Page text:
The best way to see any new place is to walk around outdoors. In Paris, where the interiors are every bit as incredible as the architecture, it can be tempting to spend your days inside, gazing at ornate paintings, lighting, and gilded features. But as you head from destination to the next, we have to insist that you take your time to soak up the city's incredible design. Many of the most iconic Paris landmarks are its historic buildings and monuments.
As design obsessives, we love getting insight into can't-miss French landmarks in Paris from interior design experts like Sasha Bikoff and Garrow Kedigian, who helped us curate our essential guide to the Paris flea markets, and from our own special projects editor Carisha Swanson, who visits the City of Light each year for design events including Paris Déco Off and Maison&Objet.
"Paris is always a design destination because so much of home (and fashion) design comes from there, but even beyond that there is inspiration around every corner," Swanson says. "Whether it be the timeless architecture, the people watching at a café, enjoying any number of brilliantly curated art exhibits, or stopping into one of many permanent textile showrooms in the sixth, you cannot leave this city without longing to return. It's no surprise designers worldwide descend on the flea markets of Paris, packing up containers full of soon-to-be-placed finds. Great taste and a longing for antiquities mixed with modernity brings them back over and over again."
Characterized by opulence, irregularity, and an abundance of decoration, the architecture of modern-day Paris is largely in the Haussmann style that dominated in the 19th century. That's when the city's iconic wide boulevards, such as the Champs-Élysées, were established. However, some of the older historical sites, such as the Palace of Versailles, were built in the French Baroque style. (The palace is actually the best example of this architectural style on the planet, and well worth a day trip. We'll detail why below.) You may also find some examples of the extravagant Rococo and French Gothic styles if you look carefully.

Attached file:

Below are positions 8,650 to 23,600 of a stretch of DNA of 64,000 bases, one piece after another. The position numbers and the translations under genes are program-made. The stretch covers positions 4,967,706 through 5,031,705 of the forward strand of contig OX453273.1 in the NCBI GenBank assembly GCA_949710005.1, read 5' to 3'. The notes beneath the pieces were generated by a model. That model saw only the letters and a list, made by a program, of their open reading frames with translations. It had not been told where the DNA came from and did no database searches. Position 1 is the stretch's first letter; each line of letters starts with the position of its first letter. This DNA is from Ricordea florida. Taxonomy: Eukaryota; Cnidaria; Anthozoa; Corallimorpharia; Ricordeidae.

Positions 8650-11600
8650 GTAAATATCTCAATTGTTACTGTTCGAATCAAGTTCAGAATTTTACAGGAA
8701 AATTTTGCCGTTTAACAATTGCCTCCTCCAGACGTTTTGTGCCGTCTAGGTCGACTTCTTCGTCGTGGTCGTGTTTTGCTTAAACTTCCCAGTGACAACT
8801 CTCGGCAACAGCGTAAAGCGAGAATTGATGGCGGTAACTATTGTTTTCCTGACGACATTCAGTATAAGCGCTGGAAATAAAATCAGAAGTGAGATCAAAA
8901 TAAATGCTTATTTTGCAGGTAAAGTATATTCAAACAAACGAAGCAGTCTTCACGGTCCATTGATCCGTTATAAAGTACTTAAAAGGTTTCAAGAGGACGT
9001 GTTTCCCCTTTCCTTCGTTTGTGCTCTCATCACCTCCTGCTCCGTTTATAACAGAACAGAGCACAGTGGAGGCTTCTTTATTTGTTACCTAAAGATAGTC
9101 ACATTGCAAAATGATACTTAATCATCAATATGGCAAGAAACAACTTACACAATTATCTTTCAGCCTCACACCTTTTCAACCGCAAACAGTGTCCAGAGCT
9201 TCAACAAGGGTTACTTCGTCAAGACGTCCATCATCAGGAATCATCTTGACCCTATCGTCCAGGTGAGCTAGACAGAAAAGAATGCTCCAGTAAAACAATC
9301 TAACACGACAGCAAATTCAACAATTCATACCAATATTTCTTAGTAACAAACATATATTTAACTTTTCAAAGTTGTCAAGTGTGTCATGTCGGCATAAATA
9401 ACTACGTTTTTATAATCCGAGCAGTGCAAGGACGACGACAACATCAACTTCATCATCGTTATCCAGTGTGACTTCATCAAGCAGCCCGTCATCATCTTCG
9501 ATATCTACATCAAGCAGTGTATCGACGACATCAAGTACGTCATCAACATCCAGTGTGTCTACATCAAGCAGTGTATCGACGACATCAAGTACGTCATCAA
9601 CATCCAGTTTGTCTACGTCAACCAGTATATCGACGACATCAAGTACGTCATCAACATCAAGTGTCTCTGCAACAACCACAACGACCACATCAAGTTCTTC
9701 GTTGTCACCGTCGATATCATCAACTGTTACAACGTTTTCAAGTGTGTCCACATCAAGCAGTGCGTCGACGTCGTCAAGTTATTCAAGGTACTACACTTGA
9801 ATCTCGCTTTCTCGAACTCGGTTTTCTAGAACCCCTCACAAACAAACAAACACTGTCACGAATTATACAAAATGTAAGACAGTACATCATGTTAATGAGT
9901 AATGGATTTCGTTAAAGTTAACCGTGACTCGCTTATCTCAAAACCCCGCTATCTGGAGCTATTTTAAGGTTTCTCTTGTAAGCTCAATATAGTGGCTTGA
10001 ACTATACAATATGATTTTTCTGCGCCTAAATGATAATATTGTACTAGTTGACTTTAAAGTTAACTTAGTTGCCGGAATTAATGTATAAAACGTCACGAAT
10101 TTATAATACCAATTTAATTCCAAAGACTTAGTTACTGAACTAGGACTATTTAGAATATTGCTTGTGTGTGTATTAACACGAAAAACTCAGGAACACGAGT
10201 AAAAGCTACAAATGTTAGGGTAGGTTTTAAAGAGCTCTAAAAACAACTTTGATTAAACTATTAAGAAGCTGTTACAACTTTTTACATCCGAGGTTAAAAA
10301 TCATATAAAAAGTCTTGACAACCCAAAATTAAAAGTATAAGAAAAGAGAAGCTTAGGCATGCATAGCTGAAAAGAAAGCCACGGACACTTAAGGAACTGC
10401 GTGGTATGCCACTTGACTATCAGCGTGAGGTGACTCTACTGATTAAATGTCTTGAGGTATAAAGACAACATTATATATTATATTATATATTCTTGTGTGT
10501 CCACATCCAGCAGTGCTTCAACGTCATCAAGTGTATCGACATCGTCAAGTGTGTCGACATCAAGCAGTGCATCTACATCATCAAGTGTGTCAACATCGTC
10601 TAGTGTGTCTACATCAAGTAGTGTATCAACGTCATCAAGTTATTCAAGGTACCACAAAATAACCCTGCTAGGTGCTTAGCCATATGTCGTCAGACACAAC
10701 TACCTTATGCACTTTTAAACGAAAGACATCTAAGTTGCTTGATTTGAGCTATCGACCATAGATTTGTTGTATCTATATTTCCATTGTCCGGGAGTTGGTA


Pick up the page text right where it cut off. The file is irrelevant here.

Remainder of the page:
To spark your wanderlust, we've gathered 15 of the most renowned French landmarks in Paris to illustrate the timeless yet ever-changing nature of this city's design history. From the iconic Eiffel Tower to the ultra-modern Centre Pompidou, we've laid out your Paris itinerary for you. Looking for a Paris travel guide that covers more modern-day marvels? We have you covered there too with our list of the best places to visit in Paris, including recommendations from our in-the-know editors.
With a name that translates directly as "sacred heart," this 19th-century church is an architectural icon in Paris. Located at the top of the hill above Montmartre and made of pristine white travertine, the panoramic views are well worth the hike (or inexpensive funicular ride). Entry to the church is free; you can visit the crypt and go up in the dome for a small fee.
Arguably the world's most famous street, "les Champs" is nearly an entire mile of retail and food therapy. Locals and tourists alike claim the street offers the best shopping in all of Paris. You'll find luxury boutiques, including Galeries Lafayette and Louis Vuitton, and of course see the Arc de Triomphe, perhaps the most famous Paris landmark aside from the Eiffel Tower.
Place de la Concorde
Located at the eastern end of the Champs-Élysée, opposite the Arc de Triomphe, the Place de la Concorde is one of the most popular public squares in the city. During the French Revolution, all major executions (including that of the royal family) were held here. The grand obelisk at its center once stood on the banks of the Nile River at the entrance to the ancient Egyptian Luxor Temple.
Once known as the Opera Garnier, home to the world renowned Paris Opera, this performance venue is now home to the Paris Opera Ballet. You can take yourself on a self-guided audio tour of the dazzling interior, with its Belle Epoque galleries, museum, immensely grand staircase, and auditorium with a ceiling painted by Marc Chagall.